The Idle adjustment knob allows a +/- 15% mixture adjustment in the 0-1800 RPM range without affecting full throttle calibration.

    ‘Group 2’ and ‘Group 3’ Adjustments

    Mercury’s electronic fuel injection system is based on a sequential, multi-port design. What this means is that each cylinder is fed by a dedicated injector, but the fuel injectors are grouped and fired sequentially, in pairs. In some applications, it may be desirable to adjust these groups of injectors individually. The PCU is capable managing separate fuel curve adjustments for each pair of injectors. This is where the Group controls are utilized.

    Group 1 controls the injectors at cylinders 1 and 2, Group 2 controls cylinders 3 and 4, and Group 3 controls cylinders 5 and 6. Groups 2 and 3 can be adjusted separately from the Main adjustments +/-15%.

    Although modified engines will ultimately benefit the most from the tuning abilities of the PCU, stock engines will see performance as well as economy improvements. The PCU is simply capable of a finer level of digital EFI implementation than the stock ECU.

    The ‘chemically ideal’ air-fuel mixture, by weight, in which air and gasoline are used, occurs at approximately 14.6 parts air and 1 part fuel. This chemically ideal air/fuel ratio is known as a stoichiometric mixture. Mixtures with more air are identified as lean mixtures, and tend to occur with an air/fuel ratio of greater that 14.7 to 1. A lean mixture results in increased combustion temperatures, which allows for a more complete burn of the fuel. The result is increased power output, however, the risk of severe engine damage looms overhead for those seeking to gain engine performance by venturing into this risky domain. Mixtures with less than 14.6 to 1 ratios are identified as rich burning mixtures. Generally, the rich burn limit for an engine at a normal operating temperature is about 6:1, whereas the lean burn limit is about 22:1 for electronic injection engines, and 18:1 for carbureted engines. The 'ideal mixture' is a model for fuel efficiency - for performance applications, the best mixture will not be the 'chemically ideal' mixture.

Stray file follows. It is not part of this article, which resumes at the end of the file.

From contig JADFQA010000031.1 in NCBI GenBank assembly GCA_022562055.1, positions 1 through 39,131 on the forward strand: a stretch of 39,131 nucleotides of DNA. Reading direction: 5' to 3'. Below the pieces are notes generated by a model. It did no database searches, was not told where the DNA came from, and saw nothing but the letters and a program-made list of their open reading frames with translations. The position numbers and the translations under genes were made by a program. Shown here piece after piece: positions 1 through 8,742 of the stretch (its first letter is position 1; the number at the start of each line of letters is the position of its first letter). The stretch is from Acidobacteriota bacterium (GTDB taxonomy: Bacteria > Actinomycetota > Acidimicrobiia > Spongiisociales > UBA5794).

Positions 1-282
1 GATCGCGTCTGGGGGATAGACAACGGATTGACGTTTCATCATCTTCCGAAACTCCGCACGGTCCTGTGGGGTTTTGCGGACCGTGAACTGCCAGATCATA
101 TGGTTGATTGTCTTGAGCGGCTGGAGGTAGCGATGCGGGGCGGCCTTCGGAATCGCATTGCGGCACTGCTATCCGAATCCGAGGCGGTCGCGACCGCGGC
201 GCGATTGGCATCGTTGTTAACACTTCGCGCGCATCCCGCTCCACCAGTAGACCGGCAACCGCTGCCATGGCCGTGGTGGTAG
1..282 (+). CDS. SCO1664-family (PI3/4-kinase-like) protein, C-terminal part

The ideal air/fuel ratio for a particular RPM range in a performance engine is determined by many factors. Some of these factors are compression, ignition timing, octane rating of the fuel, RPM, engine load, and air temperature. Remember, the cooler the incoming air charge, the denser it becomes. The result is that more air molecules can enter the engine at a given time, which has an effect on the fuel mixture. A small alteration to the air/fuel mixture will have a significant impact on engine performance. This is where the PCU’s adjustability plays a central role in precise engine tuning.